Zurich Swiss insurance group Zurich is selling its old life insurance policies in Germany. The 720,000 traditional policies of Zurich Deutscher Herold Leben with guarantee of interest rate and premium will be absorbed by the processing company Viridium, which has the backing of the financial investor Cinven and Hannover Re.
Behind this are assets under management of around €21 billion, as Zurich and Viridium announced on Friday. Zurich intends to focus in Germany, as it did before in Italy, on the unit-linked life insurance business, which already makes up the bulk of the German portfolio of around three million policies.
For Viridium, it is the fifth acquisition in eight years and the second largest after Generali Leben. According to an insider, the purchase price for the Zurich portfolio was just under €500 million. Those involved declined to comment.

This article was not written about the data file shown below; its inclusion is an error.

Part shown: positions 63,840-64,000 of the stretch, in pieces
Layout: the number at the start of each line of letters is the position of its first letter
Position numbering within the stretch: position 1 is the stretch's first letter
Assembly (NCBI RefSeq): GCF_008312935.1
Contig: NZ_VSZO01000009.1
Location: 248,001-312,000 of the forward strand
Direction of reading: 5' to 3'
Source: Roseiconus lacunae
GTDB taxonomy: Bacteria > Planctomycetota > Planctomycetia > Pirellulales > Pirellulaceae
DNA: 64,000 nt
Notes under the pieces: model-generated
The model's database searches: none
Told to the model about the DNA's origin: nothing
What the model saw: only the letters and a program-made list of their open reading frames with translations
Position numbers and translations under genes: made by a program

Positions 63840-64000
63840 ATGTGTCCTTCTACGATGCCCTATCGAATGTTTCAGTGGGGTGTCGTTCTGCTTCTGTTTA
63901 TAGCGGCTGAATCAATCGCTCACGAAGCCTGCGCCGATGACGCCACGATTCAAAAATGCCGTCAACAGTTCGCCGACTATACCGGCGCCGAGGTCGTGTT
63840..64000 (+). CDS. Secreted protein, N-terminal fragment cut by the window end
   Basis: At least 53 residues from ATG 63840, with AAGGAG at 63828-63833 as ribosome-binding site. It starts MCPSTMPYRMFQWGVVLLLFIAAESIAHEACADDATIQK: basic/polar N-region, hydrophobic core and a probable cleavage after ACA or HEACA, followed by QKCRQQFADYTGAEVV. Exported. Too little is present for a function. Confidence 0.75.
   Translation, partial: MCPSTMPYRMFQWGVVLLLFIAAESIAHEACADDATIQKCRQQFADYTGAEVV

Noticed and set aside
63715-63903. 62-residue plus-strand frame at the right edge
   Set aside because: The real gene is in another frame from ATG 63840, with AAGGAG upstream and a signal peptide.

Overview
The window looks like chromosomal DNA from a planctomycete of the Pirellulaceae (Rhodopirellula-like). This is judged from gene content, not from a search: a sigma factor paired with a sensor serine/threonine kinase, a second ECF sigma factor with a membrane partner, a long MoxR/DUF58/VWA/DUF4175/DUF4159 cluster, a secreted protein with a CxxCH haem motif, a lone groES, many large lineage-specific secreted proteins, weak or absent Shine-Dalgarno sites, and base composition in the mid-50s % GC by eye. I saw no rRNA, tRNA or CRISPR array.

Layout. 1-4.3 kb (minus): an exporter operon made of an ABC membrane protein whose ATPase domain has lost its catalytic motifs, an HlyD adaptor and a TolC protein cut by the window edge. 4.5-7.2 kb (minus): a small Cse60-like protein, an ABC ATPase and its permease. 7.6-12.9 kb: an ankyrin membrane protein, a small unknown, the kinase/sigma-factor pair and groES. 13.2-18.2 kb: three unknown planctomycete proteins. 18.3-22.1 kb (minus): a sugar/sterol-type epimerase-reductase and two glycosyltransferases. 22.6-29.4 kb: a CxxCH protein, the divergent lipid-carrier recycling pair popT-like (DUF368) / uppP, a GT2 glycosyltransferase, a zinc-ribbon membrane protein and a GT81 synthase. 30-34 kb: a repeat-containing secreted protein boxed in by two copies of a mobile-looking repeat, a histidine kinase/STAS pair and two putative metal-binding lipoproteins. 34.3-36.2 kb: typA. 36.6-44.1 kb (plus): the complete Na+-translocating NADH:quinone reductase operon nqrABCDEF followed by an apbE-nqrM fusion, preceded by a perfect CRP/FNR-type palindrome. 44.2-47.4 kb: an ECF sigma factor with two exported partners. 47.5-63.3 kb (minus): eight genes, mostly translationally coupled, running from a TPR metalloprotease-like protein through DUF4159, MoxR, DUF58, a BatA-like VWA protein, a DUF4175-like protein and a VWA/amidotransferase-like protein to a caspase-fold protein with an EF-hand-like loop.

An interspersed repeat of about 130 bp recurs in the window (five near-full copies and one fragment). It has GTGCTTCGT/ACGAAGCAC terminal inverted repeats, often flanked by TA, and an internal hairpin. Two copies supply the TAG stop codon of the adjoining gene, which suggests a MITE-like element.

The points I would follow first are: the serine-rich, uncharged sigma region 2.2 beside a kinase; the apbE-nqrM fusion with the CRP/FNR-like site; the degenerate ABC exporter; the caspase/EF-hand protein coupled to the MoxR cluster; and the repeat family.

Viridium, based in Neu-Isenburg near Frankfurt, has specialized in buying and processing life insurance portfolios without new business. With a future portfolio of around 4.5 million contracts and assets under management of €92 billion, it is by far the largest portfolio manager in Germany.
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“Policyholders can rest assured that we are fully focused on fulfilling their long-term contracts and that they will benefit from the financial and operational advantages of our business model,” said Viridium CEO Tilo Dresig.
French insurer AXA plans sale
Traditional guarantee policies are not attractive to many insurers because they tie up a relatively large amount of capital. Zurich expects the solvency ratio to improve by eight percentage points to 242 percent as a result of the German portfolio sale.
Zurich boss Mario Greco had already announced the sale of a portfolio in Germany last year. Many of the contracts were sold through Deutsche Bank, which is Zurich’s bank sales partner in Germany.
According to industry circles, the French insurer AXA is trying to sell part of its life portfolio in Germany. These are assets under management of around 15,000 million euros. Negotiations with trustee Athora, backed by US financial investor Apollo, are well advanced.
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